In the active monitoring group, an increase of at least 50% in the PSA level over 1 year would then trigger a review, with the patient then either continuing on monitoring or going on to further testing and either radiotherapy, radical prostatectomy, or palliative care.

Active monitoring as performed in the ProtecT trial is not be used today: serial multiparametric MRI assessments. 

The increased rate of metastasis that was noted in the active monitoring group would likely be diminished with the active surveillance protocols that are being used today.

The study enrolled 1643 men diagnosed with localized prostate cancer and with a life expectancy of more than 10 years, randomly assigning them to receive either active monitoring (545 patients), radical prostatectomy (553), or external-beam radiotherapy (545).   

Patients assigned to radiotherapy also received neoadjuvant androgen-deprivation therapy (ADT) for 3 to 6 months, and patients assigned to surgery who had positive surgical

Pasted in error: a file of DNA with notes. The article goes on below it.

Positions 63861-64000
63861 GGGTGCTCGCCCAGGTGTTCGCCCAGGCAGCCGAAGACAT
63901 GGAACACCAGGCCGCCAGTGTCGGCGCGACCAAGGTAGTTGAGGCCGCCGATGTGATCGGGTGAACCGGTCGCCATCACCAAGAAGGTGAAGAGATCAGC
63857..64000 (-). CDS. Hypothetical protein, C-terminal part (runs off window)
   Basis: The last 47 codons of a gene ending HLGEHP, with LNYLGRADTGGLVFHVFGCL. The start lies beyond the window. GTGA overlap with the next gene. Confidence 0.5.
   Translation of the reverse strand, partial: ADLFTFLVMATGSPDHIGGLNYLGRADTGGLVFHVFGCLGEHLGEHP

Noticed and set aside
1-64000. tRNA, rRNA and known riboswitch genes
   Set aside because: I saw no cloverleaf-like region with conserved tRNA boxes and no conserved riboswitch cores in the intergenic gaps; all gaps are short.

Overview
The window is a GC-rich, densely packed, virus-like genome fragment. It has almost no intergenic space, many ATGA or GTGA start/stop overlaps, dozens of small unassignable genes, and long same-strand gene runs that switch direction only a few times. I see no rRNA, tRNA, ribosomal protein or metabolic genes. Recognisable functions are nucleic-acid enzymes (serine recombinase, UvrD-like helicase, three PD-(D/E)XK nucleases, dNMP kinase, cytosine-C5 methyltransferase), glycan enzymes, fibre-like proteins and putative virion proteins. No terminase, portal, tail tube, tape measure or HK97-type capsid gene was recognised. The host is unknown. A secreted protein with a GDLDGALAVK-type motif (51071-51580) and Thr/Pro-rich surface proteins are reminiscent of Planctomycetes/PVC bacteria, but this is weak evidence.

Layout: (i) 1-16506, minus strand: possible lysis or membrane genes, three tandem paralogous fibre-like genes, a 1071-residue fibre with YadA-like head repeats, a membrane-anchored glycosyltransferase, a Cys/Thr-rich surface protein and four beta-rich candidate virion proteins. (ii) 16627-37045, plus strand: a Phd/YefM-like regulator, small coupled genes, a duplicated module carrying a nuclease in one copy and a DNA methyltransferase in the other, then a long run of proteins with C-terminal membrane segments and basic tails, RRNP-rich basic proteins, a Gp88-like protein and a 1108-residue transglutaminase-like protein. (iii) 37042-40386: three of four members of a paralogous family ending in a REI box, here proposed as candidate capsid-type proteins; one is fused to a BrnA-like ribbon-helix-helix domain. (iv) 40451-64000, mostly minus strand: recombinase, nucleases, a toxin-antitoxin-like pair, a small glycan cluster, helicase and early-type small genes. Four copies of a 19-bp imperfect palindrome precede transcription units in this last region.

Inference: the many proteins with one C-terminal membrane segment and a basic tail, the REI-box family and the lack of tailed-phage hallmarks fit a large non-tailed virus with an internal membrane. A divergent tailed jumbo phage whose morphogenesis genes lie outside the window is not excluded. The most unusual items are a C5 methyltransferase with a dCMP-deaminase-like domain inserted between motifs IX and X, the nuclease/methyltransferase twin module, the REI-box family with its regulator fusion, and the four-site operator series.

margins, extracapsular disease, or a residual postoperative PSA of 0.2 ng/mL or higher were offered the option of adjuvant or salvage radiotherapy.

Follow-up was complete for 1610 (98%) of all patients enrolled and randomized.

In all, 45 men died from prostate cancer. The rates of prostate cancer deaths by treatment type were 3.1% with active monitoring, 2.2% with prostatectomy, and 2.9% with radiotherapy (P = .53). 

Rates of death from any cause were 16.2, 15.0, and 15.0 per 1000 person-years, respectively, and did not differ significantly between the treatment groups.